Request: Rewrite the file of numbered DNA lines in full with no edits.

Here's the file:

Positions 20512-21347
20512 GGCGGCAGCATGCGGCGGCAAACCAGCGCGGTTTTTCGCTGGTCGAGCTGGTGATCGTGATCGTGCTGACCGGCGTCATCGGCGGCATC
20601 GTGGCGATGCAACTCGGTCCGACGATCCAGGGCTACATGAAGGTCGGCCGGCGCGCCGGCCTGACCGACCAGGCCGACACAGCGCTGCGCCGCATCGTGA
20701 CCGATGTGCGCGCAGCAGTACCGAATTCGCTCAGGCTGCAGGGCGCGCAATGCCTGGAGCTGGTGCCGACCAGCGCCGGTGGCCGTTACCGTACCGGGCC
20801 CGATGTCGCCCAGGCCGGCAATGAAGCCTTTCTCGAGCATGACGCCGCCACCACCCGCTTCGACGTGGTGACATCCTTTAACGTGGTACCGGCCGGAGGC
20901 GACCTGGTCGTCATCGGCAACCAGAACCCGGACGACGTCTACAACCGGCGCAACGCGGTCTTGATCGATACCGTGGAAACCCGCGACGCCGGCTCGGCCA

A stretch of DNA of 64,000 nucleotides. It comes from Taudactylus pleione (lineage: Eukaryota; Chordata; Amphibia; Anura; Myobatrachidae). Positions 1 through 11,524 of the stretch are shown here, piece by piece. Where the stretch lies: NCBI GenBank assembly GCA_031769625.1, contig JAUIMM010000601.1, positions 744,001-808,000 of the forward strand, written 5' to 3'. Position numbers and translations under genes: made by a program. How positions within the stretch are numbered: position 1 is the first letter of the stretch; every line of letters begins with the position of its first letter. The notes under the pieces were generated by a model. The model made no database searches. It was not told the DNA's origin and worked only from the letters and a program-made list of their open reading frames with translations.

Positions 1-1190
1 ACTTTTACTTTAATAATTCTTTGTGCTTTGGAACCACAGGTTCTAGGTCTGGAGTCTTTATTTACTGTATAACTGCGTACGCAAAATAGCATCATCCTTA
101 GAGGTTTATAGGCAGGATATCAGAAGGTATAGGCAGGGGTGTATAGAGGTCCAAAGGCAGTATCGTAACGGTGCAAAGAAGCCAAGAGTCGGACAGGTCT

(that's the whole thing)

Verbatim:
Positions 20512-21347
20512 GGCGGCAGCATGCGGCGGCAAACCAGCGCGGTTTTTCGCTGGTCGAGCTGGTGATCGTGATCGTGCTGACCGGCGTCATCGGCGGCATC
20601 GTGGCGATGCAACTCGGTCCGACGATCCAGGGCTACATGAAGGTCGGCCGGCGCGCCGGCCTGACCGACCAGGCCGACACAGCGCTGCGCCGCATCGTGA
20701 CCGATGTGCGCGCAGCAGTACCGAATTCGCTCAGGCTGCAGGGCGCGCAATGCCTGGAGCTGGTGCCGACCAGCGCCGGTGGCCGTTACCGTACCGGGCC
20801 CGATGTCGCCCAGGCCGGCAATGAAGCCTTTCTCGAGCATGACGCCGCCACCACCCGCTTCGACGTGGTGACATCCTTTAACGTGGTACCGGCCGGAGGC
20901 GACCTGGTCGTCATCGGCAACCAGAACCCGGACGACGTCTACAACCGGCGCAACGCGGTCTTGATCGATACCGTGGAAACCCGCGACGCCGGCTCGGCCA

A stretch of DNA of 64,000 nucleotides. It comes from Taudactylus pleione (lineage: Eukaryota; Chordata; Amphibia; Anura; Myobatrachidae). Positions 1 through 11,524 of the stretch are shown here, piece by piece. Where the stretch lies: NCBI GenBank assembly GCA_031769625.1, contig JAUIMM010000601.1, positions 744,001-808,000 of the forward strand, written 5' to 3'. Position numbers and translations under genes: made by a program. How positions within the stretch are numbered: position 1 is the first letter of the stretch; every line of letters begins with the position of its first letter. The notes under the pieces were generated by a model. The model made no database searches. It was not told the DNA's origin and worked only from the letters and a program-made list of their open reading frames with translations.

Positions 1-1190
1 ACTTTTACTTTAATAATTCTTTGTGCTTTGGAACCACAGGTTCTAGGTCTGGAGTCTTTATTTACTGTATAACTGCGTACGCAAAATAGCATCATCCTTA
101 GAGGTTTATAGGCAGGATATCAGAAGGTATAGGCAGGGGTGTATAGAGGTCCAAAGGCAGTATCGTAACGGTGCAAAGAAGCCAAGAGTCGGACAGGTCT